Newspaper Archive of
The Ohio County Times News
Hartford, Kentucky
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May 8, 1975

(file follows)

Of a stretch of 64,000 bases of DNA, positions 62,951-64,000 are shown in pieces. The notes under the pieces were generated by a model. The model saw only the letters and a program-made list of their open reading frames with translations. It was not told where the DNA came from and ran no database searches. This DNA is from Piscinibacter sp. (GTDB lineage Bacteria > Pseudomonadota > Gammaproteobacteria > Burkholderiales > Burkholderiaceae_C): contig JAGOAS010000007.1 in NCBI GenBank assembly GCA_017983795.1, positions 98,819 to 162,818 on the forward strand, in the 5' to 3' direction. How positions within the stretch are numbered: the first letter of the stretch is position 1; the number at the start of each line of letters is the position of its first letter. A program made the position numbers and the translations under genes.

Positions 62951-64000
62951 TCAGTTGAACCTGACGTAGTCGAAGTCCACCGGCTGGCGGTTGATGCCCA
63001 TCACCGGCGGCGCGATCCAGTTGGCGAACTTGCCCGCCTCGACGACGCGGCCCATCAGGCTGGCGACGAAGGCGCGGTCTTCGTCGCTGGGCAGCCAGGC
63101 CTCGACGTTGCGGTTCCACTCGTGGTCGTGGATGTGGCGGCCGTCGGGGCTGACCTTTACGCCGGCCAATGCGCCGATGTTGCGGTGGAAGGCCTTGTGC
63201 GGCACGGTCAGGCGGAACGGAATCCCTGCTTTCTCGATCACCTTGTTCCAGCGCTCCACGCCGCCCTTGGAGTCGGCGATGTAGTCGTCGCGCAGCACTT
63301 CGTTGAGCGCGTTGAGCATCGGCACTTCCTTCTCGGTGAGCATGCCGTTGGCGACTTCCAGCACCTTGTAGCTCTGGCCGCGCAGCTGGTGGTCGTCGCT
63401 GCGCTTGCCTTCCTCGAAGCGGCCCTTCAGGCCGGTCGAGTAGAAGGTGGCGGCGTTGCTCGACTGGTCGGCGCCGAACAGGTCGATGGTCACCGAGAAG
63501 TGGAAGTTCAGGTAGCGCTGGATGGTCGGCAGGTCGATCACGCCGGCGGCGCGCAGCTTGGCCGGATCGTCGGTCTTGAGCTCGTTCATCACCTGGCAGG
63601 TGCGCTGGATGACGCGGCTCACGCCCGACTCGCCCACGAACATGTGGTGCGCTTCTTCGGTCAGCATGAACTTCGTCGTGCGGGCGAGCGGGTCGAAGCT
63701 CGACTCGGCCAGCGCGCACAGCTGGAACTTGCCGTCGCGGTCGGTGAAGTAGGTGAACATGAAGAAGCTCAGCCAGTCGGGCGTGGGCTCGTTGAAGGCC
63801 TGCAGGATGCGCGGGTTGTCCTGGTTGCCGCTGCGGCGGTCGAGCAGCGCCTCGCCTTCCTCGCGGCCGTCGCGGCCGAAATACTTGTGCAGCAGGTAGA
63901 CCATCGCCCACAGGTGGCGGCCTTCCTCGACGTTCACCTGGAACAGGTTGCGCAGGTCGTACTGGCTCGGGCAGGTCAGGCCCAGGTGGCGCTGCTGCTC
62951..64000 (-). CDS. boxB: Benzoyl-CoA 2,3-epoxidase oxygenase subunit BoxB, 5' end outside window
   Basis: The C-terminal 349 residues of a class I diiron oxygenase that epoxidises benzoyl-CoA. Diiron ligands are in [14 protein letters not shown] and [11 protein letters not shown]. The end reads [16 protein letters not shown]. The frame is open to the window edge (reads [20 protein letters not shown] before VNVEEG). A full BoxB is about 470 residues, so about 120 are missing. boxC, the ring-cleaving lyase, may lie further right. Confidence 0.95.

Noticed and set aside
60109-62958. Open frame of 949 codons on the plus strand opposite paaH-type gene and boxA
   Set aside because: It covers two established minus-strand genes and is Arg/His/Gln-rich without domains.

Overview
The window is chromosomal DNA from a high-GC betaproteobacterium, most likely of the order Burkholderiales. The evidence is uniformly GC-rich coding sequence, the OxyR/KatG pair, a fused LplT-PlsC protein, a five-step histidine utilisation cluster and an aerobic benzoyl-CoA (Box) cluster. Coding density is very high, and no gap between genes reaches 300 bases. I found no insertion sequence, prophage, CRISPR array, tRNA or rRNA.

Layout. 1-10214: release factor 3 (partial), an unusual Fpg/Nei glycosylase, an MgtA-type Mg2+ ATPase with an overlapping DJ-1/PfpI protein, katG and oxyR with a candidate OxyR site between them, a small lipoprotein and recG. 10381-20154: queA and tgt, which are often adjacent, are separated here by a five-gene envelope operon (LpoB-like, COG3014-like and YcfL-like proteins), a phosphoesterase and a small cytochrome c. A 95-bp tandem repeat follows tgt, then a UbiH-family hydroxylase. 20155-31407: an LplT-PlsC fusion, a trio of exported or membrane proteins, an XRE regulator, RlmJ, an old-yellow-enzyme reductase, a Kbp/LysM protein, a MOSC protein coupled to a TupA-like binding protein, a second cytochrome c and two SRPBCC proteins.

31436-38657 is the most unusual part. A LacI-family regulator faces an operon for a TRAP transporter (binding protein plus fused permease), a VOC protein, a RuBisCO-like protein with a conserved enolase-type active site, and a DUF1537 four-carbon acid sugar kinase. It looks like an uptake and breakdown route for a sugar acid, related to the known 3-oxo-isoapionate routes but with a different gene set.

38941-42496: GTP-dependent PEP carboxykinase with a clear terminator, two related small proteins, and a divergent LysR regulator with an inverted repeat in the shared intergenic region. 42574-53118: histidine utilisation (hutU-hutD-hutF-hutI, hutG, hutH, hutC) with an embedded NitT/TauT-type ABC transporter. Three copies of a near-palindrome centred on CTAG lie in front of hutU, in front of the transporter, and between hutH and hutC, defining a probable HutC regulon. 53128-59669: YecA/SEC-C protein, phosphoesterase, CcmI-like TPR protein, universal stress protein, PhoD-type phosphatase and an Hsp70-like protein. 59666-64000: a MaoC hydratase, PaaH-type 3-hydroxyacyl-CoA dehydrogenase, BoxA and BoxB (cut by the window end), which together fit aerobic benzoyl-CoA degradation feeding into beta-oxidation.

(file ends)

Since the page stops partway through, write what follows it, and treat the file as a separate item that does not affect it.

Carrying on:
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10. Number 30 OHIO COUNTY'S NEWEST AND LARGEST NEWSPAPER THE OHIO COUNTY Your Piclure Newspaper THE OHIO COUNTY TIMES IS THE ONLY NEWSPAPER COMPLETELY CWNED, EDITED AND PUBLISHED IN OHIO COUNTY i Hartfort And Beaver Dam, Kentucky, Thursday, May 8, 1975 20 Pages - 10 Cents Ohio Countians More Aware Of Discontent of Ohio County are increasingly more in critical Df the county's nerve many are finding It rationalize reasons ; leading to the unrest. uerve center in question fiscal court, the Ohio and the Ohio of Education... COnnections within the a properly func- s been an open ; very beginning and • .. ointments of a succession of ... have failed to Sore and cut off its CaUses. Fiscal Court, in rests a multi- .•.........•.•.•.•................. •••••••;';•;;;;;'.••••:;:•;:•;:;:•:•:::::•::': %%%%%,•%•.%,..••.........%,.%,.% •..,.%.••...•... • ....•.......... •.•....o...*•....•.•......••.... • ..• ......• ..•...•...... ......... • .... •. • ...................... Times Analysis .... ................... ...... ;;;;•;;;;;•;;•::•::;'•::••:::-•';•:••;;;;:;';;:::;•: !.;.;.;.;.;.:.'.;.;.;.;.:.:.;.:.'.:.:.:.,. *'.:..:.;.N:.:.:.............. ........ .... ............................................ '''•' ........ million dollar business, is a body pitifully split to a point of near uselessness on many critical areas of concern. The board of education, until this year a body with a com. paratively low rate of con- troversial entanglements, finds itself in a disrupting episode involving its superintendent. There are fears.., fears not held unreasonable.., that the board could find itself in a quagmire of political potpourri not unlike that constantly plaguing the hospital. The present board, right or wrong, saw fit not to renew the contract of J. Woodrow Park and the decision set off a chain of reactions including court involvement, a myriad of charges and counter charges and, as previously mentioned, the fear that school board unrest could become the rule as op: posed to the exception. Based on observations, along with subtle remarks and hints, there is reason to believe the board will contain all or nearly all new faces within two years. The men who recently hired Reathel Goff to replace Park could fade from the scene and the persons replacing the present members could decide that Goff must leave at the termination of his two-year contract. Thus, there would exist a situation similar in nature to the one at the hospital.., a situation with an established record of internal and external strife and one capable of causing further and more serious harm. Most parties agree that Ohio County, if it is to prosper and grow in the future, must demand a higher level of competanee and concern from those persons entrusted with responsible positions. Certainly, industry, the lifeblood of any county, would hurriedly skip past a location torn by political greed and selfish interests. Prospective newcomers to the county likely would balk at staking a claim where there exists no strong foundation on which their children can rely. Despite being labeled rural and where coal is king, Ohio County, with a solid core of good people, can be a frontrunner in growth opportunities. But, that potential growth stands to suffer at the hands of some with marginal levels of integrity who place more em- phasis on self gain aimed at destroying rather than on pride in accomplishment. This insight into the less- desirable aspects of the county's present and future is not in- tended as a finger-pointing attack although many fingers could be pointed in many directions by many people. Many countlans have dropped their cloak of complacency and are demanding a better return from elected and appointed officials. On the street, perhaps as never before, they are striking back at what they classify as misuse of office. "It's bad enough to have continuous fights at the hospital and on fiscal court, but, for the sake of our children, we sure don't need the same nonsense on the board of education," one concerned observer said. e Administrators thout Offices Board Meeting administrators in school system l-assigned following marathon meeting of Board of Education. Second of two lengthy •. a session called to individuals being assignments.., only the system's finance Stewart, principal at and Earl Russell, secondary education, assignments for the year. J. Woodrow Park, repeater for the spot, recommended at Fordsville, position of supervisor textbooks and Russell for assistant not act on the three finance officer to would be a Also, the re- ewart, apparently would amount to a area of pay. The the supervisory than $300 less than the law governing an administrator, the noted in the minutes of but the board is prohibited from taldng action. In the case of Martin, the board, within five days and in writing, must inform him about the recom- mendation of the superintendent. Martin, in turn, then has ten days in which to inform the board in writing that he will either contest or accept the recommendation. In case of a contest, the superin- tendent and the chairman of the board, Fred Raley, have 10 days to submit a written notification of the reasons for the demotion to Martin. Martin must then request a full hearing before the board and state in the request if he desires a closed or open hearing. The hearing must be transcribed, according to law. The board would then be instructed to either uphold or reject the recommendation. In case of a rejection, Martin likely will continue in his present position. Other certified personnel assigned included, Shelby Forsythe, principal at Ohio County, Cecil Goff, assistant principal at OCHS, Ray Johnson, assistant principal at OCHS, Harold Davis, principal at the Ohio County Middle School, Lynn Funk, nurse, Noble Midkiff, federal programs coordinator, Dalma Tunks, elementary supervisor, and William Leach, director of pupil personnel. Park also recommended Mrs. George N. Park for the position of art instructor at OCHS but the motion r Tries To Save Of Deputy Sheriff Sheriff Gone Gaither Court Monday in Frank Fentress in sheriff in the bowing to , submitted Judge C. B. of- with Bill as a county in 1974. Several relieve him good job and the in Fordsville want the job," Gaither has worked Grayson County and Hancock County and that he is trusted as an officer in the Fordsville area. Embry said the two patrolmen were a part of his election platform and that there have been no efforts by the court to dismiss Fentress. "Fentress submitted his resignation and has not asked to be re- instated," Embry told Gaither. Emhry informed the sheriff that Fentress could be re-hired by the sheriff's department. "I cannot hire him because I do not have the money," Gaither responded. He added that Fentress does want to keep his job. Magistrate Hugh Schroader asked Gaither for names of people bothering Fentress but Embry suggested the be released after the died for lacl of a second. Another Park recommendation, that of Noel Ray Forsythe as math and science teacher at OCHS, was defeated on a 3-2 vote of the board. Richard Flener made the motion to accept, the recommendation of Russell as assistant superintendent but his effort also died for lack of a second• Ken Campbell, counsel for the Kentucky Education Association, was present at the meeting and at one point refused to leave the room after a closed session was called. A motion was made by L. C. Hunter to close the meeting to allow discussion on Park's list of recom- mendations. Campbell argued that the list included general personnel or different levels and the meeting could not be closed. He agreed to leave after Hunter's motion was rescinded and a new motion by Flener closed the meeting for discussions of "individuals." Bob Magan informed the board and others present that Park's recom- mendations regarding Stewart and Russell would pull an additional $35,528 from the system's general fund. He said the creation of Stewart's proposed position of supervisor of special education, textbooks and lunchrooms, would cost $16,000, and that an additional $19,000-plus, would he lost because Park did not recommend the retention of the position of secondary supervisor, the post now held by Russell. Russell's job is funded by the state and his salary is paid out of the $19,000 allowed through a unit covering the position. Park said some of the loss could be recovered from the system's lun- chroom program and "possibly" some from Title I. Representatives from the Ohio County Education Association also attended the meeting to protest the board's policy on salary schedules. The focal point of the dispute was the difference in the number of years of experience allowed administrators for pay purposes and the number allowed teachers. Under the present system, ad- ministrators' pay can continue to increase for up to 25 years of ex- perience. Teacher pay hikes are stopped after 15 years. "This means you simply pat a teacher on the back for a job well done after 15 years and tell him his pay will remain where it is," one spokesman Continued On 20 Ideal conditions for a moment of rest are a pretty spring day, a park bench, and a newspaper. This t,l(h,rly gent, captured photographically through the side window of The Ohio County Times, regularly rises the flew bm:hes donated to downtown Hartford by Conrad Schultz. Fiscal Court Okays Funds For R iver Defoliation Plan Ohio County Fiscal Court voted Monday to foot the bill for a defoliation project on the county's stretch of Rough River. Magistrate W. E. "John" Brown said the county entered into an agreement with the U.S. Army Corps of Engineers 10 or 12 years ago to keep the stream free of brush but that the work has not been carried out. Under Brown's plan, the project will be done in 10-mile segments and will cost approximately $412.94 a mile. Dane Milligan, representing the Farm Bureau and interested farmers, said a chemical approved by the Environmental Protection Agency will be used to kill vegetation on both sides of the waterway. Milligan recommended four quarts of the chemical be used per acre, claiming the mixture would provide a desirable kill on 50-foot wide strips on both sides of the stream. With the court's approval, Milligan Secret Search For New Basketball Coach? "Mr. Park, could you tell us who the new basketball coach will be at Ohio County High next year?" board member Bob Shown asked Superintendent J. Woodrow Park at the conclusion of Monday night's school board meeting. "I can't tell you right now," Park replied. The question was in response to recent reports that Park has in- terviewed at least two candidates for the position now held by Cecil Croft. Any change in the head coaching post would have to come from the rd and g to three members approached on the issue Monday night, Goff will be back for the 1975-76 season. Goff, who just completed his second year at the helm of the Eagles, piloted a group of juniors and sophomores to within eight points of a state tour- nament berth. "How can you fire a guy that does something like that?" another board member asked. One of the coaches Park reportedly has talked to resides in Meade County and ol in Owe ro. was given the green liglt to contact Dawson Ag-Air Service in Owensboro, a firm specializing in air spraying. Brown said only one effort has been made to control the foliage and that the effort proved unsuccessful. He said tests have proven that May is the best month for such projects. In other business, the court reviewed bids from Kenneth Turnbull for remodeling of the county judge's office, the court clerk's office and the tax office. However, no action was taken pending repairs to the cour- thouse roof. The court also delayed action on the request by Mrs. J. C. Riley for an additional $4,000 in revenue sharing money for the Ohio County Library. Claude Lewis Taylor, vice chair- man of the library's board of trustees, appeared with Mrs. Riley and ex- plained the library's need for ad- ditional funding. Taylor said last year's budget was based on anticipated tax revenue but that the revenue did not come up to expectations. County Game Warden Charles Radcliff asked the county to provide him with a two-way radio for his car but walked away empty-handed after a motion by Magistrate V. T. Brigance died for lack of a second. Radcliff said radio communications would be helpful to both him and county law enforcement officials. He also asked for permission to issue citations to people guilty of littering. Sheriff Gone Gaither advised against Continued On Page 20